One of the occurrences was the sending of Zain K. Koka to seize Swād and Bajaur. Though the Yūsufzai tribe had received suitable punishment, yet they did not refrain from robbery and wickedness. At the time when Jalāla Tārīkī got into difficulties, he went off from the defiles of Tīrāh to the Yūsufzaīs, and the wretches gave him a place among themselves. As H.M. desired that the Kokaltāsh might be delivered from his former disgrace, an order was given that Khwāja Shams-ud-dīn (Khāwfi) and a body of men should be left in charge of Kabul, and that Zain K. should go with his officers to Swād and Bajāur. An order was also given to the army of Jamrūd and Bangash that every one should apply himself to the capturing of the ringleader of the Tārīkīs, and that they should take care that he did not get away in that direction. Also Ism'ail 526 Qulī was removed from Ohand and sent to near Qabīla Ayāzī? in order that he might watch over Ishtaghir* (Hashtnagar). Ṣādīq K. and some other officers were sent from court to take post on the plain of Swād in order that Jalāla might be taken on whatever side he emerged. To Jagannāth (S. Behāri Mal, B. 381) who had returned from Kashmīr, an order was issued that he should join the Koka. On the 21st the Kokaltāsh had made his arrangements to set about the work. Ḥaidar Ali Khwesh and others went with him. They took the road of Kāmah* and Kushka and that of Samaj.* The Tārīkīs and the Yūsufzais fortified the Nāwalā Pass* and pre­pared for battle. The imperialists turned back and marched by Dānishkol, and built a fort at the head of the three roads to Bajaur, Hashtnagar and Tīrāh. They brought corn from the Lamghānāt and erected granaries. This raised the spirit of the army. By an unknown route they entered Bajaur, and there was some fighting. The jewel of bravery received new lustre, and many of the wicked were killed. Some escaped by being admitted to quarter. The Tārīkī was nearly seized, but he came out by the pass of which Ism'aīl Qulī was in charge, and hurried off to Tīrāh. Ism'aīl was one of the thānadārs of the plains (dasht). He was aggrieved at the sending of Ṣādiq, and from caprice went to court and left the passage open. At this time Jalāla got his opportunity and came out of the defile and went off. When H. M. heard of the misconduct of Ism'aīl Qulī K. he censured him, and sent Āṣaf K. in his room.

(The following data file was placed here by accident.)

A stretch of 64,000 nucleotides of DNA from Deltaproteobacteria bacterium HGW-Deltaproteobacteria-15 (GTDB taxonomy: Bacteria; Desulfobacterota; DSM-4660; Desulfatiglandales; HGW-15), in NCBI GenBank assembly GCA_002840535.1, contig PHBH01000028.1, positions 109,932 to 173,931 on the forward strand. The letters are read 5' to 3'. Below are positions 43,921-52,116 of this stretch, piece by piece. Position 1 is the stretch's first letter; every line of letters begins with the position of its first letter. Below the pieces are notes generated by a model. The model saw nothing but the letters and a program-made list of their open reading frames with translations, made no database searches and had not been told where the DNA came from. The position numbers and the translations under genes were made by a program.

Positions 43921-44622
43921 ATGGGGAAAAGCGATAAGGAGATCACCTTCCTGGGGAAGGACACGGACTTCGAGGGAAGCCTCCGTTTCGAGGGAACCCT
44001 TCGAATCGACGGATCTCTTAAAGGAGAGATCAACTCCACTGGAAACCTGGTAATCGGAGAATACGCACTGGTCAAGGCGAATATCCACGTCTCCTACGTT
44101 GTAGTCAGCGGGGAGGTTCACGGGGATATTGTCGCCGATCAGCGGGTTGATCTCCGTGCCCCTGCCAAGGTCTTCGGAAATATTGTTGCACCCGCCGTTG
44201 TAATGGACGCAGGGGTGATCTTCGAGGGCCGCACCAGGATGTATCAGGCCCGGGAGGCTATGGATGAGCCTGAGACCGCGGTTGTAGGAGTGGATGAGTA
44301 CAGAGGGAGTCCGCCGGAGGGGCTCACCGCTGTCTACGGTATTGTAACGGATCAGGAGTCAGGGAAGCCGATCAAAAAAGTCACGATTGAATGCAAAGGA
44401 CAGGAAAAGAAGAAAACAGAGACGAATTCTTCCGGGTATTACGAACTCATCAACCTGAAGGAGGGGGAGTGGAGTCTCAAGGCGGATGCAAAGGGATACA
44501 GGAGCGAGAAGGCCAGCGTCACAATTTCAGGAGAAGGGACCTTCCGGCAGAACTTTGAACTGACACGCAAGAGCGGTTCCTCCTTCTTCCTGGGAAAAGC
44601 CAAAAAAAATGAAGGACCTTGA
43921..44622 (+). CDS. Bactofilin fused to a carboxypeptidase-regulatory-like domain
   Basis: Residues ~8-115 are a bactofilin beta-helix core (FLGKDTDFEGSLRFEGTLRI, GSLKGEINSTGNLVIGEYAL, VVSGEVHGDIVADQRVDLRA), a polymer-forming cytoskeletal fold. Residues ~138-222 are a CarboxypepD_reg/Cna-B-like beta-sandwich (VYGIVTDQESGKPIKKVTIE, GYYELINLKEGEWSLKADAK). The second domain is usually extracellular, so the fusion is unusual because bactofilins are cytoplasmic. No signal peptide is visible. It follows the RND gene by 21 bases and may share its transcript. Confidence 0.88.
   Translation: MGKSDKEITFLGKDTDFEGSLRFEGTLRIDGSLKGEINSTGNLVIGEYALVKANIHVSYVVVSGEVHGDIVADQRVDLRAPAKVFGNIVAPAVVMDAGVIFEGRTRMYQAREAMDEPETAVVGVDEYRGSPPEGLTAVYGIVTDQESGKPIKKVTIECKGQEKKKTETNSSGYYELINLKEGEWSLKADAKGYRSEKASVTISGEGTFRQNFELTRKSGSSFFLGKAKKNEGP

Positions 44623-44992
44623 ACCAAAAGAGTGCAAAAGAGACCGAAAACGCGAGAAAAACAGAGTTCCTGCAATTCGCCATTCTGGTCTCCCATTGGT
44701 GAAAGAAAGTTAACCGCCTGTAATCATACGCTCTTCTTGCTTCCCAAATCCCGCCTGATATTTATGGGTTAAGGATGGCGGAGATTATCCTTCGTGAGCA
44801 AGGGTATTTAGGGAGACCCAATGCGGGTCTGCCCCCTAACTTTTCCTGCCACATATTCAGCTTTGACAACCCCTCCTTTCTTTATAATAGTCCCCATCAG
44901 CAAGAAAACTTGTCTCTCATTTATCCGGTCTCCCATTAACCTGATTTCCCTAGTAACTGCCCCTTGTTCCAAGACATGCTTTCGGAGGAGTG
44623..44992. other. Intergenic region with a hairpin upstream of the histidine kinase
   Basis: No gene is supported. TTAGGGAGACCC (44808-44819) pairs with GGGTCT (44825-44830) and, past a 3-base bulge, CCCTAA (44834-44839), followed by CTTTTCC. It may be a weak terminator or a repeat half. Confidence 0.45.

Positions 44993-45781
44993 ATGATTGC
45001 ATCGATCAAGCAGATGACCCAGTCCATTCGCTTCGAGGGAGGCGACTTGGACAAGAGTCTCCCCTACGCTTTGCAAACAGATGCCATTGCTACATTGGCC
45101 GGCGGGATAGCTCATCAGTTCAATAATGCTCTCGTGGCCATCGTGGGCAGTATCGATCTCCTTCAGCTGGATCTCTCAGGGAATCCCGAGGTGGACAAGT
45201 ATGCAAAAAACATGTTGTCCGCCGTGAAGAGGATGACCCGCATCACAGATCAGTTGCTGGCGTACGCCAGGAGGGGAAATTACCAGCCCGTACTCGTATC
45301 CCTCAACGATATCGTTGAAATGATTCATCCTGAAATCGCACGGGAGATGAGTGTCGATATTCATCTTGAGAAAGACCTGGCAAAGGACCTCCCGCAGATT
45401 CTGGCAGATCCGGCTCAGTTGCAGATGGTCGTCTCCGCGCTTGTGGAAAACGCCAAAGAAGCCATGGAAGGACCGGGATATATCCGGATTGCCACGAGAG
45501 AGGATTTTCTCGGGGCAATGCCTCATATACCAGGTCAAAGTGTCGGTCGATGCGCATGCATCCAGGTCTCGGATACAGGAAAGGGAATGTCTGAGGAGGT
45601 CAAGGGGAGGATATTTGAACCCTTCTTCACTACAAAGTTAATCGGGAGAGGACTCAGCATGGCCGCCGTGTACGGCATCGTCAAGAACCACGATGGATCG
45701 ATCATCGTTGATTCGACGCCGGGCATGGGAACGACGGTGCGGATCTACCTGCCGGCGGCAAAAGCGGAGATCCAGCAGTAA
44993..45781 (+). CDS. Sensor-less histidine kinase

One of the occurrences was the chastisement of Rajah Madhu­kar.* This mountaineer of slumbrous fortune withdrew from accom­panying the army of the Deccan, and instead of apologising, he increased his refractoriness. Shihābu-d-dīn Aḥmad K. and other fief-holders went off to punish him. On the 23rd, when they came within four kos of Unḍca (Oorcha) which was his residence, he came forward with protestations. By the intervention of Rajah Askaran and Rajah Jagman, his submission led to his deliverance. He waited upon the general, but from short-sightedenss he fell into evil thoughts and went off into the desert. As advice was of no avail, his home was plundered. From want of provisions they could not stay there and proceeded to take the fort of Kajwa. Indrajīt and Satrāī, his sons, and Hardeo, his grandson, had strengthened this place. They came out into the defiles to give battle, and were defeated. One day Rāghū Dās, his brother's son, fought. Samānjī K. and M. Beg Qāqshāl gave proof of bravery and were victorious, and that wretch (Rāghū) was killed. They besieged the fort for a month. Every time that the enemy came to fight, they failed shamefully. 527 When they had no strength to contend, they fled. Every one went off to his fief.